Culture 3 min read

Google’s New Curriculum Teaches Kids How to Detect Fake News

NothingIsEverything /

NothingIsEverything /

Google has launched a new curriculum to teach children how to spot fake news.

In July 2017, Google launched its “Be Internet Awesome” program for educators. Its purpose was simple, to teach children about online safety.

With that in mind, the search engine giant divided the program into four components. These are Internet Code of Awesome (the Code), Be Internet Awesome Pledge (the Pledge), and Be Internet Awesome Curriculum, including a browser-based game called Interland.

Thanks to a partnership with Net Safety Collaborative, Google is adding one more component to its campaign; media literacy.

The new program includes play-to-learn activities designed to teach kids how to detect disinformation. These include fake URLs and misleading headlines.

In an announcement on Google’s blog, educator and founder, Amy Mascott said:

“I’ve worked alongside dozens of educators who believe that media literacy is essential to safety and citizenship in the digital age, but agree that it’s a topic that can be tough to cover.”

Be Internet Awesome: Teaching Children to Spot Fake News

The new curriculum features various “Don’t Fall for Fake” activities and discussion starters to enhance children’s critical thinking skills.

With this knowledge, they should be able to tell the difference between credible and non-credible news sources. Also, kids will also learn to spot and avoid bad URLs.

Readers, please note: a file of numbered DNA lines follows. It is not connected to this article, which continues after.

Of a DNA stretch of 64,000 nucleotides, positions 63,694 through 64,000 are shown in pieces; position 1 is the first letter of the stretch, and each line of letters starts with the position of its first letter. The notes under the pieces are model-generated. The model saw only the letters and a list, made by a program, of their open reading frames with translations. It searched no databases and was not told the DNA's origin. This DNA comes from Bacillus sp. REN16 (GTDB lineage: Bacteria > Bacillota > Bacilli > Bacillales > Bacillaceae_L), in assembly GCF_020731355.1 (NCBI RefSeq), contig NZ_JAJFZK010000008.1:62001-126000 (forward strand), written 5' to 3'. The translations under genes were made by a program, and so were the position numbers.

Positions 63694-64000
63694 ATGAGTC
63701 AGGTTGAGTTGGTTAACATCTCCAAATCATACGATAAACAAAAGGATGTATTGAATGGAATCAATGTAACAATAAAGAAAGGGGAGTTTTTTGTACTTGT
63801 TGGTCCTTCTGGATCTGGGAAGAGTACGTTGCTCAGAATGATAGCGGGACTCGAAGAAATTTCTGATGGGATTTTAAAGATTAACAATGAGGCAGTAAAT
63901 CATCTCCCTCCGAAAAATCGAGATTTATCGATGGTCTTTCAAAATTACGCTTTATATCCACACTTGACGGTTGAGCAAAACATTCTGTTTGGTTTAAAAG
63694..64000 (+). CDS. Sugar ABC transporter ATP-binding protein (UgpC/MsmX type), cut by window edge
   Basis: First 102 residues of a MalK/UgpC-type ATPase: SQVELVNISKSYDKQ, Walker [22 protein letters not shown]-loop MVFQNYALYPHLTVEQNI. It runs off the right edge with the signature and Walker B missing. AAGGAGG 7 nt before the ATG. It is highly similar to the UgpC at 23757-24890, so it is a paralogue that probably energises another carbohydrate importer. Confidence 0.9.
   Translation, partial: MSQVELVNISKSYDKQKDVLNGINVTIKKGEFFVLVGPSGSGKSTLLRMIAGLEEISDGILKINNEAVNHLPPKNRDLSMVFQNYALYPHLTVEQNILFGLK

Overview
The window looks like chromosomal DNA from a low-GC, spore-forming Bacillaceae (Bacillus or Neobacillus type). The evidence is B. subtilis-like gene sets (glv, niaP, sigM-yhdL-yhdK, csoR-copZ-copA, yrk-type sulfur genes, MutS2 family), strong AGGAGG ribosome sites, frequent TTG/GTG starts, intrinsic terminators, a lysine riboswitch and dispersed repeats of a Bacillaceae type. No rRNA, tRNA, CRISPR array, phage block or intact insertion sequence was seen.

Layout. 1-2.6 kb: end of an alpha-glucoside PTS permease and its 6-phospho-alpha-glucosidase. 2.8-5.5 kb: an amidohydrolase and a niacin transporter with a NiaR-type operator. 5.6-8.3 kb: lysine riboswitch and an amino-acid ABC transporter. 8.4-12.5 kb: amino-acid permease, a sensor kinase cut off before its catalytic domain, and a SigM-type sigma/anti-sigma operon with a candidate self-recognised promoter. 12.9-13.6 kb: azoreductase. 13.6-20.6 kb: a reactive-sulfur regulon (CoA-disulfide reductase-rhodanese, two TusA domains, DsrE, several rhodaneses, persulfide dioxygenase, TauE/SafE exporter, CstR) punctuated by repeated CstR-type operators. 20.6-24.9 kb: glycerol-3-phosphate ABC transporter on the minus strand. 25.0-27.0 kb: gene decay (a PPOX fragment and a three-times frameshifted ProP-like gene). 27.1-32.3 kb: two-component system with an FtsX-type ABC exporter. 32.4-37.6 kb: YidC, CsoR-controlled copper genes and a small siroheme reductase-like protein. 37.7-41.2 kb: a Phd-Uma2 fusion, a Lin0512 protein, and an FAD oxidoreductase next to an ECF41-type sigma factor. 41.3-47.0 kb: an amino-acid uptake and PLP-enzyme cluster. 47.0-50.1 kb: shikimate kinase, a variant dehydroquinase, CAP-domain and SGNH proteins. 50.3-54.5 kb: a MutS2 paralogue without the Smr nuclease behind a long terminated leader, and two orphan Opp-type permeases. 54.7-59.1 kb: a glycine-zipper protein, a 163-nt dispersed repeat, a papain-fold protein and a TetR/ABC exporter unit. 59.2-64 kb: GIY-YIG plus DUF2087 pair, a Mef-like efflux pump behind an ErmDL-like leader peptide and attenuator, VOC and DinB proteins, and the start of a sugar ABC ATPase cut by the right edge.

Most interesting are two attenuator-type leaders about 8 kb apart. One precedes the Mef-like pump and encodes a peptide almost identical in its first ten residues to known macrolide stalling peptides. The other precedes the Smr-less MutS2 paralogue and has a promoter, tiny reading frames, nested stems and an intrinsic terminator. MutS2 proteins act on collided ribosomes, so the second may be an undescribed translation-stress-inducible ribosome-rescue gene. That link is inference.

Other media literacy activities include “Share with Care” and “It’s Cool to be Kind.” While the latter is about online harassment, the former teaches kids how to maintain an excellent online reputation.

Aside from the new curriculum, Google has also entered a nationwide partnership with YMCA. Using this platform, the search engine giant intends to help families educate their kids about several other topics.

For example, social media usage, cyberbullying, and disinformation.

Google and Internet Safety

While Google is trying to teach kids about internet safety, the company is doing a terrible job at it.

The usual approach to internet safety for kids focuses on restricted use, monitoring, and filters. Unfortunately, these methods are not as effective as we would wish.

For example, the YouTube Kids app supposedly has an automatic filter to remove videos with violence, deaths, etc. However, inappropriate contents have slipped through the app’s algorithm in the past.

Also, Google was recently accused of spreading propaganda and disinformation via its YouTube platform. The company has not done a stellar job of taking the sources down.

With that said, Google’s new “Be Internet Awesome” curriculum is aimed at kids between age seven and twelve. The search engine released the program to educators and family members yesterday.

Read More: New Google Play Store Malware Avoids SMS Two-Factor Authentication

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Sumbo Bello

Sumbo Bello is a creative writer who enjoys creating data-driven content for news sites. In his spare time, he plays basketball and listens to Coldplay.

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